- Children Who Wear School Uniforms Like Skirts Are Not As Active, Scientists Say
- Students do not do the hour of moderate intensity exercise recommended by the WHO
School uniforms could prevent children from getting enough exercise, and schools should consider redesigning them to tackle rising obesity, scientists say.
Researchers at the University of Cambridge found that young people who wear uniforms are less likely to get the recommended 60 minutes of daily physical activity.
Girls are more affected than boys because they feel less comfortable engaging in active play while wearing skirts or dresses.
Dr Mairead Ryan said: “We are not trying to suggest a complete ban on uniforms, but rather to present new evidence to support the decision-making.”
‘School communities could consider the design and whether specific features of a uniform could encourage or restrict opportunities for physical activity throughout the day.
Regular physical activity helps support children’s physical and mental well-being. It is also known that more active young people do better in class, say researchers at the University of Cambridge
‘Activities such as walking or cycling to school, recess games, and outdoor games after school can help young people incorporate physical activity into their daily routines.
“That’s why we’re interested in knowing how clothing encourages this type of behavior.”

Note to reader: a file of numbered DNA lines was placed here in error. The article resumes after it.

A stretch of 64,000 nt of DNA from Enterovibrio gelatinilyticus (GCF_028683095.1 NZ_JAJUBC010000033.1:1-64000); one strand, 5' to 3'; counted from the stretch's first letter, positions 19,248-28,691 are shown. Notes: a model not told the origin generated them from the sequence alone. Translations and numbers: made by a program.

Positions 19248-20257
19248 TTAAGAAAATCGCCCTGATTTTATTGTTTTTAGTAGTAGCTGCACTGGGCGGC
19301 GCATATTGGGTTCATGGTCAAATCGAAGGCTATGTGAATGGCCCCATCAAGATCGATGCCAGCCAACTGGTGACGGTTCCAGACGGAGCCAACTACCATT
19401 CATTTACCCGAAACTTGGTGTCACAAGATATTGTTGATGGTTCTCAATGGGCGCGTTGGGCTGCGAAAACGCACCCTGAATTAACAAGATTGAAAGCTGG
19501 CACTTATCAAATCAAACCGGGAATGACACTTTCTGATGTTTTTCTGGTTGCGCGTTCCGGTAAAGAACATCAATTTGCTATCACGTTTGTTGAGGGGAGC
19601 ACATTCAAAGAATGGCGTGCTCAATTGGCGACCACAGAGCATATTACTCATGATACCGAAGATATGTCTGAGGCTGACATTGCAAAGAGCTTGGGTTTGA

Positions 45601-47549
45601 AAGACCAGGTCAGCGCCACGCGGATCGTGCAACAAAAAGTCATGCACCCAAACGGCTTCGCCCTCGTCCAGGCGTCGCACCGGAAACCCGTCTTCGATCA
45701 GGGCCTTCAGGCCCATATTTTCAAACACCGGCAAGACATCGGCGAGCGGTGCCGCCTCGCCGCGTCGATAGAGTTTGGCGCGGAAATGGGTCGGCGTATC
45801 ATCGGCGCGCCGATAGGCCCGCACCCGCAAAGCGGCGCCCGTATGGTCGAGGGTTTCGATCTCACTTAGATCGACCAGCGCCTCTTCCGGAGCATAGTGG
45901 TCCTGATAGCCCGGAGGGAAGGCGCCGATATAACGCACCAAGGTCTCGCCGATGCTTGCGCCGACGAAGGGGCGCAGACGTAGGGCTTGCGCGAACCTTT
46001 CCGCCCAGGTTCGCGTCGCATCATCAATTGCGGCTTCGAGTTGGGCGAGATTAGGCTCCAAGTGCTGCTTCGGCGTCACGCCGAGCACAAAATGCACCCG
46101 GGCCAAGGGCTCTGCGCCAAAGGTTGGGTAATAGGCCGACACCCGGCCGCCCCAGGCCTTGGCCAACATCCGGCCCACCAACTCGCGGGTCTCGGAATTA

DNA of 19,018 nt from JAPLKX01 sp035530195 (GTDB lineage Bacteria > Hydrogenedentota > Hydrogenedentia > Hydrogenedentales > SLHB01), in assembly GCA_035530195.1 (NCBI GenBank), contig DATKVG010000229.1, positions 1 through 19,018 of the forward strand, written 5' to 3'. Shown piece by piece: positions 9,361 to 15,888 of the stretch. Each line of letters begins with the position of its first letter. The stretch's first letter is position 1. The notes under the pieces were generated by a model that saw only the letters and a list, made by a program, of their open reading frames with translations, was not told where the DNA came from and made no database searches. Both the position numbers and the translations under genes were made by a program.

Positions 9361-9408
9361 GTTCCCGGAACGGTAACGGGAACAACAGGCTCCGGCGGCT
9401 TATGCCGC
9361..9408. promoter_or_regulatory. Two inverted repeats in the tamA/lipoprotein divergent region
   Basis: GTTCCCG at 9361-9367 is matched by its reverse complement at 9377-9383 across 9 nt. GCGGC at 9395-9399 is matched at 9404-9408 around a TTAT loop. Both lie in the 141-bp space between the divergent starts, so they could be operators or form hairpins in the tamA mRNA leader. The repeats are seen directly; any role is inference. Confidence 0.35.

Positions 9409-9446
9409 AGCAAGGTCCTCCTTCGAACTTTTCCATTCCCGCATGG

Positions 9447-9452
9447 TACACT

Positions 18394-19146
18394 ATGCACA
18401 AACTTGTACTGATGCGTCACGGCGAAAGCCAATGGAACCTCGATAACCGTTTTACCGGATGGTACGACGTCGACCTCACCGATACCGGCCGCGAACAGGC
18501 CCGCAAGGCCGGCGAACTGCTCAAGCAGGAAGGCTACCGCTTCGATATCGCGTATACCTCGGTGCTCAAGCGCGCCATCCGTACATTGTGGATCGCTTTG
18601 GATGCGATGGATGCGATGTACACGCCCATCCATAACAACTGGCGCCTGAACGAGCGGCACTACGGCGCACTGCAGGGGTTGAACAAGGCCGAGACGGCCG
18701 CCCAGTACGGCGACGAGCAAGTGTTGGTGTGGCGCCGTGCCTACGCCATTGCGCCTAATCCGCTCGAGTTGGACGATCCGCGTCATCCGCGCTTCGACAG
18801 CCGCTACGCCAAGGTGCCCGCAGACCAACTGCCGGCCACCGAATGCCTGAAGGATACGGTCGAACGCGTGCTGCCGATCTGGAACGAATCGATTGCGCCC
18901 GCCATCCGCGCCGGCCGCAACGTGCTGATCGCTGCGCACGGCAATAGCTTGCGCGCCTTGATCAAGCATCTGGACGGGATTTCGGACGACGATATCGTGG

She added that regular physical activity helps support children’s physical and mental well-being. It is also known that more active young people achieve better results in class.
The study, published in the Journal of Sport and Health Science, used data on the physical activity of 1.1 million young people aged five to 17 years internationally.
It found that in countries where schools require uniforms, fewer students do the hour of moderate-intensity exercise recommended by the World Health Organization (WHO).
There was a consistent gap between the activity levels of boys and girls, with boys being 1.5 times more likely to meet WHO recommendations at all ages.
However, this gap was most marked among children who have to wear uniforms.
Dr Esther van Sluijs, from the Medical Research Council, said: “Girls may feel less confident doing things like cartwheels and cartwheels on the playground, or riding a bike on a windy day, if they wear a skirt or dress.” .
‘Social norms and expectations tend to influence what they feel they can do in these clothes. Unfortunately, when it comes to promoting physical health, that’s a problem.’
Last month, a major study found that almost one in four 10- and 11-year-olds in England are obese, due in part to pandemic lockdowns.